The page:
music director Grover Wilkins won a permanent place of honor on the local music
scene .. a masterful and constantly
delightful production of eighteenth-century Spanish composer Sebastián Durón’s
zarzuela Las Nuevas armas de amor
The production,…..was both simple and
authentic, with extraordinary attention to reviving the acting styles,
costumes, and sets Mezzo-soprano Carla
López Speziale in the title role of Cupid was first among many spectacular
artists in the cast, which also featured remarkable performances by soprano
Irasema Terrazas as Diana and soprano Anna Fredericka Popova as Jupiter.
Stage director Gustavo Tambascio
succeeded in bringing the stylized to life in a way that was never dull or
pedantic, while Wilkins conducted an engaging reading by the small but tightly
concise orchestra and chorus."
“All Aquiver” Cupid's New Weapons
by Gregory Sullivan Isaacs, Theater Jones Feb 15, 2013
(Click to see full review)
….once you stepped back mentally and
looked at the stunningly beautiful tableau vivant that stage director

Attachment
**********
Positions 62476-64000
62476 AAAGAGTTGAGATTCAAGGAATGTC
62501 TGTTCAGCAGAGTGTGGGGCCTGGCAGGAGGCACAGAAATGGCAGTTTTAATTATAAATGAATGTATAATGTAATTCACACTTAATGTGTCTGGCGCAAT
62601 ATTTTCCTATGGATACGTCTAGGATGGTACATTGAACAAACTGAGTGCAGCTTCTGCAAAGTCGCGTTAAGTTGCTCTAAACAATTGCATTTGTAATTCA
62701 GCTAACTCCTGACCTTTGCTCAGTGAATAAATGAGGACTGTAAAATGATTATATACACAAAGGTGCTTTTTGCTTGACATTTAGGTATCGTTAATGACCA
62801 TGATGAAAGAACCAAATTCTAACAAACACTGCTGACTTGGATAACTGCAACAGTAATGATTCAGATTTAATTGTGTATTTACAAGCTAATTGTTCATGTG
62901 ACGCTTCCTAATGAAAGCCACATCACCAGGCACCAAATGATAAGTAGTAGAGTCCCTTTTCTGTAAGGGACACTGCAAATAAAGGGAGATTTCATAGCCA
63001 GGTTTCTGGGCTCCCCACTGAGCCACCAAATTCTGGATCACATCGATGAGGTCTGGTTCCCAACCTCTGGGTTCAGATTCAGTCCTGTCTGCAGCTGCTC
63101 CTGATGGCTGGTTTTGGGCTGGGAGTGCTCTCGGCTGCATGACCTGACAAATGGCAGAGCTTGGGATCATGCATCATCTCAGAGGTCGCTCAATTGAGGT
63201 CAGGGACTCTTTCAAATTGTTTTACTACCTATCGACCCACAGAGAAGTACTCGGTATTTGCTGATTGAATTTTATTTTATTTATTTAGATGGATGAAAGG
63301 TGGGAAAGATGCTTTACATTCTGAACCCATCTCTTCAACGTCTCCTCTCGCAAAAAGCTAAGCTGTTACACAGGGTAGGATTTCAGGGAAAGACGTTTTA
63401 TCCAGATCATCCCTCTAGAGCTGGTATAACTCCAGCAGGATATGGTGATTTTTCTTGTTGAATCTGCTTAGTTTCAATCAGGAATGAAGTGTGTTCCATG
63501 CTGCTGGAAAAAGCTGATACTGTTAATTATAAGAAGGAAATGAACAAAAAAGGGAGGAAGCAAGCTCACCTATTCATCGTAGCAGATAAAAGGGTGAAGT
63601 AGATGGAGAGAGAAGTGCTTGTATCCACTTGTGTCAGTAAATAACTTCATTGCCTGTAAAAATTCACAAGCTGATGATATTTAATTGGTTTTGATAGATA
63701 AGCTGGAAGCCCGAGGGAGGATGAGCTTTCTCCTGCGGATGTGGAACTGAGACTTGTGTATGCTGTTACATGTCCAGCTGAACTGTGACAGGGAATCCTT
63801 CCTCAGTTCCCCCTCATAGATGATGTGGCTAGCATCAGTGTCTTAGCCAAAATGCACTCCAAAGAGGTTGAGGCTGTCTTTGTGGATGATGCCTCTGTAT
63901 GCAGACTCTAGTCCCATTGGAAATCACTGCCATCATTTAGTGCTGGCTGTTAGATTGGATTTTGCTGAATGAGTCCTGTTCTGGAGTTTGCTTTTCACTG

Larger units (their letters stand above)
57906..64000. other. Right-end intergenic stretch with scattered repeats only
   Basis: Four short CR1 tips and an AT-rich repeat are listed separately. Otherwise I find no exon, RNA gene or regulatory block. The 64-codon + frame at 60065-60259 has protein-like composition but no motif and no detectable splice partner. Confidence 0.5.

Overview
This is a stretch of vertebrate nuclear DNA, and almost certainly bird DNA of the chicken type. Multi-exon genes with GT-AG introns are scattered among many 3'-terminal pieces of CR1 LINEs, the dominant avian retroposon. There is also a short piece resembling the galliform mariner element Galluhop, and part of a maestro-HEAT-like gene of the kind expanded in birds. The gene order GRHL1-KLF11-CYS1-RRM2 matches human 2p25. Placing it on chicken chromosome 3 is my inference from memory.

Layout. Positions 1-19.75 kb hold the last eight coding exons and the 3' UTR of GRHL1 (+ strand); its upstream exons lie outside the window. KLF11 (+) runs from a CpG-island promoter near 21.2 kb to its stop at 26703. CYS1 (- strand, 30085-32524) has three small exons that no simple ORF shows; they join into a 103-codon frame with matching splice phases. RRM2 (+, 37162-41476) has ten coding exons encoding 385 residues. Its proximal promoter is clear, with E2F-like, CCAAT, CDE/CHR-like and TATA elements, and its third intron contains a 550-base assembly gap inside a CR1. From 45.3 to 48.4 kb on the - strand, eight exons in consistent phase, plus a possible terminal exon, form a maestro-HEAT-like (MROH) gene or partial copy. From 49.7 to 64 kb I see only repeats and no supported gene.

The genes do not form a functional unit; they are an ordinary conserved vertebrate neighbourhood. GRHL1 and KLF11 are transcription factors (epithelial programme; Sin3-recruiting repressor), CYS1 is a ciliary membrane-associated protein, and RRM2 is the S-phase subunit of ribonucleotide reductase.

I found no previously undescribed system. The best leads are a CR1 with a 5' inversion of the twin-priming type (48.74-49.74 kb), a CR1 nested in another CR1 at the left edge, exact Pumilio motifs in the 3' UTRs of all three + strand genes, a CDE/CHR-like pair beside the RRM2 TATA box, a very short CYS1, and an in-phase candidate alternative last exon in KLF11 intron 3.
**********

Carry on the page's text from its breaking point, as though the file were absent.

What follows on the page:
Gustavo Tambascio created….. you immediately understood what is meant by
the "Baroque style of acting."
Mexican mezzo Carla López
Speziale, as Cupid, brought us all nearly to tears in the aria when the god
mourned the loss of his arrows. The role of Diana, a female god ….was
beautifully sung by Irasema Terrazas.
It is beautifully sung by
artists who specialize in Baroque performance practices, directed and brought
to the stage by experts in recreating the experience as it was seen by the
Spanish court, accompanied by an orchestra ...on
original instruments and conducted by one of the nation's leading experts on (Spanish) Baroque music.
baroque sounds from Orchestra of New Spain", DMN Oct 14, 2012
…..A la Jacara, Jacarilla by
the Spanish-born Mexican composer Juan de Padilla, celebrated the Nativity in
syncopated dance rhythms. Led by
artistic director Grover Wilkins, the music was performed with skill and élan. From the eight singers came fine solos from sopranos Anna
Popov and Rebecca Wilson, alto Laura Warriner and tenor Nicholas Garza"
DMN Oct 18, 2010
“a mass…..by Francisco
Courcelle..was the evening’s most sophisticated music, balancing bold choral
passages with antiphony and counterpoint. Wilkins led enthusiastic and
stylish performances. The eight singers sang boldly, brightly and well in